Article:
(The Center Square) – The parents of one of the two men shot and killed by Kyle Rittenhouse during three nights of rioting in Kenosha, Wisconsin, last year vowed to continue their fight for justice for their slain son.
A jury found Rittenhouse not guilty Friday of all five charges in the case including first degree intentional homicide in the death of Anthony Huber.
"There was no justice today for Anthony, or for Mr. Rittenhouse's other victims, Joseph Rosenbaum and Gaige Grosskreutz," Karen Bloom and John Huber said in the statement.
"Today's verdict means there is no accountability for the person who murdered our son," they said. "It sends the unacceptable message that armed civilians can show up in any town, incite violence, and then use the danger they have created to justify shooting people in the street."
The shootings occurred August 25, 2020, during Kenosha’s final night of violence in the wake of a police shooting of Jacob Blake, who is Black. A Kenosha police officer shot and wounded Blake on Aug. 23, 2020. Police were trying to arrest Blake that day for violating an order of protection. He was at his ex-girlfriend’s home. She had accused Blake of sexual assault not long before.
Rioting broke out in Kenosha in the nights after the police shooting.
Rittenhouse took the stand last week and said he fired only because he feared for his life. Video from the scene showed Rosenbaum chasing Rittenhouse through a parking lot and throwing a plastic bag at him. Shortly after the Rosenbaum shooting, video showed Rittenhouse running and tripping. Huber lunged at Rittenhouse and swung a skateboard at his head. Grosskreutz admitted on the stand that he pointed his handgun at Rittenhouse before Rittenhouse shot and injured Grosskreutz.
"Neither Mr. Rittenhouse nor the Kenosha police who authorized his bloody campaign will escape justice," the parents said. "Anthony will have his day in court."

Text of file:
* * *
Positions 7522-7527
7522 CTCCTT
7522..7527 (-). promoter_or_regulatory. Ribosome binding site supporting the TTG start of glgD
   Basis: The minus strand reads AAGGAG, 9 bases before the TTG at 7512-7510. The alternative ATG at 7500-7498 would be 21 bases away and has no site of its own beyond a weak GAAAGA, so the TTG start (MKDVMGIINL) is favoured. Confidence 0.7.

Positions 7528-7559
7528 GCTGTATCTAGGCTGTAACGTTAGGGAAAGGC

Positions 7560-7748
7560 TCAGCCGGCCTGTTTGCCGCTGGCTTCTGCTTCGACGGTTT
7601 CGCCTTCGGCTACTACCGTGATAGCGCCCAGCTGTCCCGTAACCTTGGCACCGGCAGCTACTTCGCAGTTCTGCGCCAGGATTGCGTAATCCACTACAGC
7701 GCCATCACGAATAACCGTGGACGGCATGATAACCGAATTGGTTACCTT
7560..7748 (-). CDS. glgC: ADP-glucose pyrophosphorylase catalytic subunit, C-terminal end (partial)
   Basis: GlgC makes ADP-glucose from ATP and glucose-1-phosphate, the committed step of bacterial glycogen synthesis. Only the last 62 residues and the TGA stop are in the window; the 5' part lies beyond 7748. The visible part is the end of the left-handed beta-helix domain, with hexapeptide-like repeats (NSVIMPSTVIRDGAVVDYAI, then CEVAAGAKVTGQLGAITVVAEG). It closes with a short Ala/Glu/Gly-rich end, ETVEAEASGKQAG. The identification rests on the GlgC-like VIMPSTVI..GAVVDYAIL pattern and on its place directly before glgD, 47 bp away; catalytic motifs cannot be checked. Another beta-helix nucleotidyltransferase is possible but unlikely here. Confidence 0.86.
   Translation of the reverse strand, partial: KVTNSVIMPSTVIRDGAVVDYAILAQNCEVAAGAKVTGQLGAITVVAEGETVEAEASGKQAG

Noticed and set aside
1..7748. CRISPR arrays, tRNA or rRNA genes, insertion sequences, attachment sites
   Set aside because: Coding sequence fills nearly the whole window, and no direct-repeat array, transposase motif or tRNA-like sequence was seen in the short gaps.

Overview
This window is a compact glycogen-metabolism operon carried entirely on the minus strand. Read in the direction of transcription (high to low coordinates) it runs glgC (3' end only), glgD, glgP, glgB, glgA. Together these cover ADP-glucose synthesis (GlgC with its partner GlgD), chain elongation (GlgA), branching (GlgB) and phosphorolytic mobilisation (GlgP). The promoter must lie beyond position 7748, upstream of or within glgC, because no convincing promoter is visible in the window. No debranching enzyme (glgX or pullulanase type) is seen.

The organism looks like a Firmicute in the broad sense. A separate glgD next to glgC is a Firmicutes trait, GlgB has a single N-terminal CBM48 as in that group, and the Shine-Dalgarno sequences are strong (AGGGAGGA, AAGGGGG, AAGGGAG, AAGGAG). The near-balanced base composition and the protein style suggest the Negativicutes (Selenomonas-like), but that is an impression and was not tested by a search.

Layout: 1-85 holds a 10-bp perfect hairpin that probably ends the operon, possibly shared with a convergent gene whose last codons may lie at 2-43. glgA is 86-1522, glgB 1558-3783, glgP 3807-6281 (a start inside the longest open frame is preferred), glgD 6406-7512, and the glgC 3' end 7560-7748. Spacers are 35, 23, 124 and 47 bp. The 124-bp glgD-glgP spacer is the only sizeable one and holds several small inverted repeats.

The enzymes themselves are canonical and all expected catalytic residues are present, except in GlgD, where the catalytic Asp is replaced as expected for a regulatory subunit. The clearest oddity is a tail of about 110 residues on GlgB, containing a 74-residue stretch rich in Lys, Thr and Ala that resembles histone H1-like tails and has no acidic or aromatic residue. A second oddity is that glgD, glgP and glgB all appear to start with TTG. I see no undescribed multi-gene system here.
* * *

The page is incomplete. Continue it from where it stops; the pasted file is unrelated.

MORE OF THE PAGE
Bloom and John Huber did not attend the trial because they said they "could not bear to sit in a courtroom and repeatedly watch videos of our sons murder..."
Kenosha police have denied they authorized armed civilians in Kenosha to help during the riots.
"We are so proud of Anthony, and we love him so much," the parents said. "He is a hero who sacrificed his own life to protect other innocent civilians. We ask that you remember Anthony and keep him in your prayers."
(The Center Square) – Wisconsin’s largest business group says almost every employer in the state expects to see some workers quit if they are forced to get the coronavirus vaccine.
Wisconsin Manufacturers & Commerce said a new survey of employers shows that nearly 90% of businesses expect to lose workers if President Joe Biden’s private sector COVID-19 vaccine mandate is put into effect.
“If enacted, most employers would not be able to comply with the rigorous requirements and, to make matters worse, workers would end up walking off the job,” WMC’s Kurt Bauer said. “For Wisconsin businesses, not only is this mandate unlawful, it is unworkable.”
Bauer said WMC asked 100 businesses across the state about the president’s proposed mandate, and 88 of them said it would cost them workers.
Drexel Building Supply in New Berlin is one of the 100.
Drexel President Joel Fleischmann said workers would find a way to avoid having to get a shot that they don’t want.
“A significant number of Drexel Building Supply team members will either quit and go to an employer with fewer than 100 employees or will simply retire,” Fleischmann said.
Bauer said businesses in Wisconsin worry about more than just losing workers.
WMC’s survey states that 88% of businesses said there would be disruptions to their operations and 84% said a lack of testing supplies for the required weekly tests would make it nearly impossible to test all non-vaccinated employees.
“Wisconsin’s workforce shortage continues to be compounded by President Biden’s policies,” Bauer added.
States, businesses and other groups filed 34 lawsuits against the Biden administration's mandate that private sector businesses with 100 or more employees require workers to be vaccinated against the coronavirus or face weekly testing. The policy also would impose nearly $14,000 in fines per employee if businesses are caught letting their workers skirt the directive.
Ruling on one of the lawsuits, a federal appeals court last week ordered the Biden administration to halt its implementation until further notice, citing "grave" constitutional concerns.
The Occupational Safety and Health Administration said Wednesday it is temporarily suspending enforcement of the private sector COVID-19 vaccine mandate as the cases work their way through the court system.